tag:blogger.com,1999:blog-8068466035875589791.post2815069037555256820..comments2019-03-13T03:14:14.611-07:00Comments on Semantic Domain: A Computational Lambda Calculus for Applicative FunctorsNeelakantan Krishnaswaminoreply@blogger.comBlogger4125tag:blogger.com,1999:blog-8068466035875589791.post-64147235806220772692016-05-15T20:28:40.283-07:002016-05-15T20:28:40.283-07:00Excellent post! Thanks.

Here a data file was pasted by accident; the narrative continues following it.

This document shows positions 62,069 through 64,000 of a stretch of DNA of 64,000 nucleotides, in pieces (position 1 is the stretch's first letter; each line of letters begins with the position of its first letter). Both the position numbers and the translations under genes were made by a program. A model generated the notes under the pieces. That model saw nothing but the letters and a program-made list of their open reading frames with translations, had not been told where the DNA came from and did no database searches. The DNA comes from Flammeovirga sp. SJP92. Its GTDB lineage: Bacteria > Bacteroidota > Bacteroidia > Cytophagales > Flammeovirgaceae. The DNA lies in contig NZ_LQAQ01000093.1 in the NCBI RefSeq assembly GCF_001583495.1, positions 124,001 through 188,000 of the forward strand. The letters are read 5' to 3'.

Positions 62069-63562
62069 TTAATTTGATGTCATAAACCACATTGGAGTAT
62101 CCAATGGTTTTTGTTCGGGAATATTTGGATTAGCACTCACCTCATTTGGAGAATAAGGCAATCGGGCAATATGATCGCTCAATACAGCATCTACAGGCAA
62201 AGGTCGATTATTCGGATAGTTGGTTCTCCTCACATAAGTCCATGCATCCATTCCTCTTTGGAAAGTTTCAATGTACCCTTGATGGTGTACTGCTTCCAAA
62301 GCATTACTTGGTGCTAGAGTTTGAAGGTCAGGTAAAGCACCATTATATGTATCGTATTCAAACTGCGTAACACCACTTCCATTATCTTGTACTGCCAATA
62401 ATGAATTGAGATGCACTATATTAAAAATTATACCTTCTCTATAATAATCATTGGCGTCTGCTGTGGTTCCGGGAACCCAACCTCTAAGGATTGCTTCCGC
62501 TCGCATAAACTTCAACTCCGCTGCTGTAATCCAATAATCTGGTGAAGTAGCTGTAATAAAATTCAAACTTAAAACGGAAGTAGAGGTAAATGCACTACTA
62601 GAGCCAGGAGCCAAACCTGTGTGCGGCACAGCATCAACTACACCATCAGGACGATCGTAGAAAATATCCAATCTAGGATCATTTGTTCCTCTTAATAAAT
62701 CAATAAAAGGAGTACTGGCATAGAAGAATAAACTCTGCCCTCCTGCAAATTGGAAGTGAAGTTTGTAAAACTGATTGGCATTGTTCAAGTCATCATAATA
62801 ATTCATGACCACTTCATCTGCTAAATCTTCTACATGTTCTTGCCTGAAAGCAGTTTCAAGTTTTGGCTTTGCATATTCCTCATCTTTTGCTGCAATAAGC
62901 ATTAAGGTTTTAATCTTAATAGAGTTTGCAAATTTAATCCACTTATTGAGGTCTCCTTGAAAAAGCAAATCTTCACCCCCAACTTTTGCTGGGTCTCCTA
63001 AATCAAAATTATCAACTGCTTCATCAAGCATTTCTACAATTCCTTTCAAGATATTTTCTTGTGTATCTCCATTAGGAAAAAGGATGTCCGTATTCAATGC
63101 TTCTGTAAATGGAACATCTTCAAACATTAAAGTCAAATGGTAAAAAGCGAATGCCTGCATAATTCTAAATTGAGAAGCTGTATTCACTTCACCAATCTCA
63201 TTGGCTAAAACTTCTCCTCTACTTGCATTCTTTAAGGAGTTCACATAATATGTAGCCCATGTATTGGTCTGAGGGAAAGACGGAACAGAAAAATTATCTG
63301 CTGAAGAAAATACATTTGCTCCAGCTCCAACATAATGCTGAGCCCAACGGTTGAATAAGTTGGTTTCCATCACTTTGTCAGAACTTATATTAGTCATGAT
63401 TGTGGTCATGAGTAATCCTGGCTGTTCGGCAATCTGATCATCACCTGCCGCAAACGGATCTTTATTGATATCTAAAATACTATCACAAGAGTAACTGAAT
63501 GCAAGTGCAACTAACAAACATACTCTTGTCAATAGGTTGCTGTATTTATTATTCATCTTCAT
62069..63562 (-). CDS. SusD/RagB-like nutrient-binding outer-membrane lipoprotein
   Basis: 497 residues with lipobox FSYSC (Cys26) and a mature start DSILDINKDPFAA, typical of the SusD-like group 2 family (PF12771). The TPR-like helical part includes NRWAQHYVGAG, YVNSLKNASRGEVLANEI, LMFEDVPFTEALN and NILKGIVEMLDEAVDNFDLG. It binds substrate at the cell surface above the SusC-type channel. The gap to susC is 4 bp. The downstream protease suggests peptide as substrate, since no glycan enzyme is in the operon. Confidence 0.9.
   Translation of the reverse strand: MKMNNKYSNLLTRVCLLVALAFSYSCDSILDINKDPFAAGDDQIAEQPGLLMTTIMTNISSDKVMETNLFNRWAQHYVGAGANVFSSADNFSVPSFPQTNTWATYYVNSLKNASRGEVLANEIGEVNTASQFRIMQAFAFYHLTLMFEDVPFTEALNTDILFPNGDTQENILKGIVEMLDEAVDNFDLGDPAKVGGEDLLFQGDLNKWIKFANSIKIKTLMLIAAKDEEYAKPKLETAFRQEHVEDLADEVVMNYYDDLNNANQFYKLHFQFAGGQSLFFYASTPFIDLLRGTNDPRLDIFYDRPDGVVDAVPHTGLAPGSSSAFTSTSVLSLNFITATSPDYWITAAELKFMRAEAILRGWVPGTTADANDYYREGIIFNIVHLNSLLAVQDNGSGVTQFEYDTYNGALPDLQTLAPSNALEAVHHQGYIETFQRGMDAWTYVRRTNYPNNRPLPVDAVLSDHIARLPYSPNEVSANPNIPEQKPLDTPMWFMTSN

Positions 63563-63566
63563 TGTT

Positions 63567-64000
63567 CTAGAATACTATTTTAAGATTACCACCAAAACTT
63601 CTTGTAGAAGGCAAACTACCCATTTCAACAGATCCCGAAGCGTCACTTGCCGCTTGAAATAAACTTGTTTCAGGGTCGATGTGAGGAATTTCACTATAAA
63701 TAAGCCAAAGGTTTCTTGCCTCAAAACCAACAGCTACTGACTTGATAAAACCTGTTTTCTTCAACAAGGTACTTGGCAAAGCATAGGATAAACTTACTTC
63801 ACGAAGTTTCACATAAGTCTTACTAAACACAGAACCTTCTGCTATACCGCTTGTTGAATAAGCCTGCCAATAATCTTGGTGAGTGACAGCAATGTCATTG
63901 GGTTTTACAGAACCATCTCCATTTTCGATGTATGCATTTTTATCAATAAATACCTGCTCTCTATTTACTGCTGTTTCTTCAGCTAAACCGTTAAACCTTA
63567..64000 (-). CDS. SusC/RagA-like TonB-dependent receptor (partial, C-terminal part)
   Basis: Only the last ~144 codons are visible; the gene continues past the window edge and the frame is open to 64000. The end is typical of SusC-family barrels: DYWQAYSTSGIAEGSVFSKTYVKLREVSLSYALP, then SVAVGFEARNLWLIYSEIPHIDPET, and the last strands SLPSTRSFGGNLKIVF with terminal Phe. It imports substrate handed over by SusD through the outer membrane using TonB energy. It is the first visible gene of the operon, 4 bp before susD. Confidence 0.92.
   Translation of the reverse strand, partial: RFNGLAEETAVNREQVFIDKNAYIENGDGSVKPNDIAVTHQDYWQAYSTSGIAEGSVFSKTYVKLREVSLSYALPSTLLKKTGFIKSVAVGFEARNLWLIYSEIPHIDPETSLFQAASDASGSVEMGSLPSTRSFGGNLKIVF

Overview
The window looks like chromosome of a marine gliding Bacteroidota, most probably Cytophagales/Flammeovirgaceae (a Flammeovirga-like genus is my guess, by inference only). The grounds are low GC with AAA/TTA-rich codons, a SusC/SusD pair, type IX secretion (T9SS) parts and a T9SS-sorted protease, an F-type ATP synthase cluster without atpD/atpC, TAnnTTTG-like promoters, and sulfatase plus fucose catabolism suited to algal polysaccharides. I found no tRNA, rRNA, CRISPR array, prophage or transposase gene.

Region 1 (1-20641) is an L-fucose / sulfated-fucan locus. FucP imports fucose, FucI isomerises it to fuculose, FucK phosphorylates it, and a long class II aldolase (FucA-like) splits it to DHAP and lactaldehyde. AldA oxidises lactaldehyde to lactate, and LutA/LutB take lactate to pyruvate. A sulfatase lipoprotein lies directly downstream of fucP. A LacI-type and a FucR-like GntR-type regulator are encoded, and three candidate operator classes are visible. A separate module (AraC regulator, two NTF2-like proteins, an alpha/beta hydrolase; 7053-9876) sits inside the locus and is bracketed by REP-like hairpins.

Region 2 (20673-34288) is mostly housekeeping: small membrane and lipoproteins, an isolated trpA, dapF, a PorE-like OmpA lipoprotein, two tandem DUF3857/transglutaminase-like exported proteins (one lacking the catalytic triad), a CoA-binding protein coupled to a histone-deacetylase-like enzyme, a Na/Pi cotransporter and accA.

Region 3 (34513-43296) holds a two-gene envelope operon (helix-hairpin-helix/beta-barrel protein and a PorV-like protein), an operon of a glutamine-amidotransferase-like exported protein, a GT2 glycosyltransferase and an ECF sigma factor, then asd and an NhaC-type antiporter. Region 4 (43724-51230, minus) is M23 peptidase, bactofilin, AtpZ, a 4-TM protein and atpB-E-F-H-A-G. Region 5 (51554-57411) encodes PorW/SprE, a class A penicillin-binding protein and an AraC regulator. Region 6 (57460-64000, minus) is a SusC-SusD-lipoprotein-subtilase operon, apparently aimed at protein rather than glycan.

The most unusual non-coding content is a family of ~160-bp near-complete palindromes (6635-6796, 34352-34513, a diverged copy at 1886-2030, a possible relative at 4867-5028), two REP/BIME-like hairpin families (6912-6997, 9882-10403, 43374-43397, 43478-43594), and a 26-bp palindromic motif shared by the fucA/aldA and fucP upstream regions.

Question: Do you happen t...Excellent post! Thanks.<br /><br />Question: Do you happen to know of any generalization that need not require the functor to be an endo- one.<br /><br />TnanksUnknownhttps://www.blogger.com/profile/09023526063016882361noreply@blogger.comtag:blogger.com,1999:blog-8068466035875589791.post-7051006505604534552013-05-01T20:04:42.165-07:002013-05-01T20:04:42.165-07:00This comment has been removed by the author.Arseniy Alekseyevhttps://www.blogger.com/profile/12270557237981980754noreply@blogger.comtag:blogger.com,1999:blog-8068466035875589791.post-37183577239038821612012-08-23T05:08:30.919-07:002012-08-23T05:08:30.919-07:00Your suggestion is likely to work type-theoretical...Your suggestion is likely to work type-theoretically, and is close to the syntax that McBride and Patterson proposed. <br /><br />However, it's not clear to me that the two systems are equivalent, at least in the simply-typed case. I can see how to send A -F→ B to F(A) → B and then use the encoding you suggest. But I don't see how we would show the other direction of equivalence in the simply-typed case, though -- I don't see how to translate F(b), where b is a base type, to a type in the "applicative arrow" langauge. However, if you have F-style polymorphism, then I think it's equivalently powerful -- F(A) can pretty clearly be encoded as ∀α. (A -F→ α) → α. <br /><br />More on your other questions later...Neel Krishnaswamihttps://www.blogger.com/profile/06853898957395028131noreply@blogger.comtag:blogger.com,1999:blog-8068466035875589791.post-83473851912279499702012-08-23T02:07:05.454-07:002012-08-23T02:07:05.454-07:00Let me begin with a minor point: how dare you writ...Let me begin with a minor point: how dare you write "Delta; Gamma"? Delta is immediately next to Gamma in the greek alphabet, and writing them in reverse order is just *perverse*.<br /><br />Would it be possible to give a presentation centered not on a "let" binding, but on a lambda-inspired abstraction form? I'm thinking of introducing in your logic an applicative arrow (A -F-> B), along with elimination and introduction terms (a @F b) and (lamF x. a), such that (let val u = a in b) would desugar into ((lamF x. b) @F a).<br /><br />I'm under the impression that the eta-reduction rule for such a system would be more natural -- the current "let val" form has this annoying likeness with sum types that the elimination rule must come up with an arbitrary result type C. But it may also very well not work at all (your system has a feeling of modal logic that are usually formulated in let-style, there must be a reason).<br /><br />Finally, I miss a more detailed comparison with "monads": "applicative functors are more general" is well-known, but could you explicitly point out the difference between lax monoidal endomorphism and an endormorphism that is only a monoid? How would you change your type theory to capture one for monads?gaschehttps://www.blogger.com/profile/06100241581708586136noreply@blogger.com